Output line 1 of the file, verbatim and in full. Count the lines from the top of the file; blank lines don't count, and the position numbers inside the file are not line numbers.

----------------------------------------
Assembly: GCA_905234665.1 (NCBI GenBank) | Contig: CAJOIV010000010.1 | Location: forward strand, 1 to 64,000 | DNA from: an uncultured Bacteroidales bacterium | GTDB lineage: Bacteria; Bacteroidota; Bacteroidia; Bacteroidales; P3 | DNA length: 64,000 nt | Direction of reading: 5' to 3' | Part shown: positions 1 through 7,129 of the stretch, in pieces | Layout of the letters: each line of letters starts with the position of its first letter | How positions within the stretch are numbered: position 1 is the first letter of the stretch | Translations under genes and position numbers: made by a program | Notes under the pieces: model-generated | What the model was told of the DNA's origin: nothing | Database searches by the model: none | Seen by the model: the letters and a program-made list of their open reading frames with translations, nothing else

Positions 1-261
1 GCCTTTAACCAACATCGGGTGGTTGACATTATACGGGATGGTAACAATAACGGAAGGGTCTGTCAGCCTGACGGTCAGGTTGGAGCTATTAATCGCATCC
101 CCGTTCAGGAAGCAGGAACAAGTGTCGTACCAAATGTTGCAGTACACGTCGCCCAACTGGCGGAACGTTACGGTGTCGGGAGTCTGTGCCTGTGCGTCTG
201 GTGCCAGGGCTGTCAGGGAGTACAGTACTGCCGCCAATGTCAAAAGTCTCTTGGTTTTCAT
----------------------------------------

Assembly: GCA_905234665.1 (NCBI GenBank) | Contig: CAJOIV010000010.1 | Location: forward strand, 1 to 64,000 | DNA from: an uncultured Bacteroidales bacterium | GTDB lineage: Bacteria; Bacteroidota; Bacteroidia; Bacteroidales; P3 | DNA length: 64,000 nt | Direction of reading: 5' to 3' | Part shown: positions 1 through 7,129 of the stretch, in pieces | Layout of the letters: each line of letters starts with the position of its first letter | How positions within the stretch are numbered: position 1 is the first letter of the stretch | Translations under genes and position numbers: made by a program | Notes under the pieces: model-generated | What the model was told of the DNA's origin: nothing | Database searches by the model: none | Seen by the model: the letters and a program-made list of their open reading frames with translations, nothing else